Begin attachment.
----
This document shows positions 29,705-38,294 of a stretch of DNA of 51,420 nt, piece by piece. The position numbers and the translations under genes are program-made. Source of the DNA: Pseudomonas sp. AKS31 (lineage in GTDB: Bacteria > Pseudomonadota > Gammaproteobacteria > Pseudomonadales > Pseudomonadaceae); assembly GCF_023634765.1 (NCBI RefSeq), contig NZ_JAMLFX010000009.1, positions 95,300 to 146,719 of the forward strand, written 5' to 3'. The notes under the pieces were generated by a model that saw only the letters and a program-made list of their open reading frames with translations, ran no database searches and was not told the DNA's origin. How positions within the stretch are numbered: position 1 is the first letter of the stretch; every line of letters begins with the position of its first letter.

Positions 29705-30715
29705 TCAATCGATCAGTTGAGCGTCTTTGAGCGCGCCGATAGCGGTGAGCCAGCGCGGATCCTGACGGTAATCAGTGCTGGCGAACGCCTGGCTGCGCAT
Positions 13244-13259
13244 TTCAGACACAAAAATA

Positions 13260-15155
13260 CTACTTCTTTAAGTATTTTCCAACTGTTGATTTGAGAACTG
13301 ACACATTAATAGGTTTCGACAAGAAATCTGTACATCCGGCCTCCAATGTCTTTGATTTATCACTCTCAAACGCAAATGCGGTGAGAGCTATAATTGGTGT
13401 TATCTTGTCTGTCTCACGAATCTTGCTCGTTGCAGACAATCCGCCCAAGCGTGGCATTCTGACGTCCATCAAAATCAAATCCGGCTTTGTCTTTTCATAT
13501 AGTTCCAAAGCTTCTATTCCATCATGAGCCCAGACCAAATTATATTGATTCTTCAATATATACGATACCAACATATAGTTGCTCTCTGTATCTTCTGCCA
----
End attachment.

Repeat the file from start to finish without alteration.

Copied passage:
This document shows positions 29,705-38,294 of a stretch of DNA of 51,420 nt, piece by piece. The position numbers and the translations under genes are program-made. Source of the DNA: Pseudomonas sp. AKS31 (lineage in GTDB: Bacteria > Pseudomonadota > Gammaproteobacteria > Pseudomonadales > Pseudomonadaceae); assembly GCF_023634765.1 (NCBI RefSeq), contig NZ_JAMLFX010000009.1, positions 95,300 to 146,719 of the forward strand, written 5' to 3'. The notes under the pieces were generated by a model that saw only the letters and a program-made list of their open reading frames with translations, ran no database searches and was not told the DNA's origin. How positions within the stretch are numbered: position 1 is the first letter of the stretch; every line of letters begins with the position of its first letter.

Positions 29705-30715
29705 TCAATCGATCAGTTGAGCGTCTTTGAGCGCGCCGATAGCGGTGAGCCAGCGCGGATCCTGACGGTAATCAGTGCTGGCGAACGCCTGGCTGCGCAT
Positions 13244-13259
13244 TTCAGACACAAAAATA

Positions 13260-15155
13260 CTACTTCTTTAAGTATTTTCCAACTGTTGATTTGAGAACTG
13301 ACACATTAATAGGTTTCGACAAGAAATCTGTACATCCGGCCTCCAATGTCTTTGATTTATCACTCTCAAACGCAAATGCGGTGAGAGCTATAATTGGTGT
13401 TATCTTGTCTGTCTCACGAATCTTGCTCGTTGCAGACAATCCGCCCAAGCGTGGCATTCTGACGTCCATCAAAATCAAATCCGGCTTTGTCTTTTCATAT
13501 AGTTCCAAAGCTTCTATTCCATCATGAGCCCAGACCAAATTATATTGATTCTTCAATATATACGATACCAACATATAGTTGCTCTCTGTATCTTCTGCCA